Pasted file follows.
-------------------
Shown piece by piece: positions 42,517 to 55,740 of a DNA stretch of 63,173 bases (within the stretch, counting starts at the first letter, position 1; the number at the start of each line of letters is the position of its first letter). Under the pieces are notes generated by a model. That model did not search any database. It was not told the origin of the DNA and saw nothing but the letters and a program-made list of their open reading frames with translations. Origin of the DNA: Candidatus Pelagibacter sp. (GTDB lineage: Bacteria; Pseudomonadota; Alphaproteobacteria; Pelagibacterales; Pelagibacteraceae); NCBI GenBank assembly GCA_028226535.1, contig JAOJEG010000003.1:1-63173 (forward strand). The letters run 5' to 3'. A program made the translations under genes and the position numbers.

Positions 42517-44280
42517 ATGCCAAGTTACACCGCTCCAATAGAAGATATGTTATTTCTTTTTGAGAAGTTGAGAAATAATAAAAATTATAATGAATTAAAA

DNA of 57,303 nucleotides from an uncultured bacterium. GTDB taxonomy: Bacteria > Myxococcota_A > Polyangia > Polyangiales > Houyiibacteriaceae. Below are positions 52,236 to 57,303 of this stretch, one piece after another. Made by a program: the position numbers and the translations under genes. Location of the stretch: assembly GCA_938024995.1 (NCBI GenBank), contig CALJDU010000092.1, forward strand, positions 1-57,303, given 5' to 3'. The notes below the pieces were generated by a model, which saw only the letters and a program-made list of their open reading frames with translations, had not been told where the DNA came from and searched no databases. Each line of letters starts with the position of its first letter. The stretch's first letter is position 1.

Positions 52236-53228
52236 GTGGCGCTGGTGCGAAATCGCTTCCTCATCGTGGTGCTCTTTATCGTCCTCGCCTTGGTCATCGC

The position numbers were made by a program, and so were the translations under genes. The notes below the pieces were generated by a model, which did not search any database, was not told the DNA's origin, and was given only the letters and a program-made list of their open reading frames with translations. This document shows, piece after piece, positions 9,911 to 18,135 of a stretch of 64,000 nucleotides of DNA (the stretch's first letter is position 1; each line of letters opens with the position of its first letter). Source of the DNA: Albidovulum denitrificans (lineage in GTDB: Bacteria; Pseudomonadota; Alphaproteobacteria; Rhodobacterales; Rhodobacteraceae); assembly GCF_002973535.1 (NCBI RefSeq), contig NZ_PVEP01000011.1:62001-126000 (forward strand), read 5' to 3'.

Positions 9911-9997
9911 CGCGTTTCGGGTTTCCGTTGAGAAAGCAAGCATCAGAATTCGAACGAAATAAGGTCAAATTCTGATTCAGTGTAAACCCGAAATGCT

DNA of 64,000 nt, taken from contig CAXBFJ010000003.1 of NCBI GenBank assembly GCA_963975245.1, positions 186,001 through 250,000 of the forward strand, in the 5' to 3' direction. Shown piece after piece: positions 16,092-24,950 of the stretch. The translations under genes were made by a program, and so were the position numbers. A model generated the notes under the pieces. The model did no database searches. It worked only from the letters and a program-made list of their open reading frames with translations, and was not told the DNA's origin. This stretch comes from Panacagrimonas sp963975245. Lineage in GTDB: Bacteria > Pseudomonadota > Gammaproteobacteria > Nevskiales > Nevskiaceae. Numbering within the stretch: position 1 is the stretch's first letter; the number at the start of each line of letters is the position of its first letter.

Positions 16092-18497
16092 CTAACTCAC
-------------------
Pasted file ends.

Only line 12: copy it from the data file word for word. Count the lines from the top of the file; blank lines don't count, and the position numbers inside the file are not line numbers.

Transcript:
16092 CTAACTCAC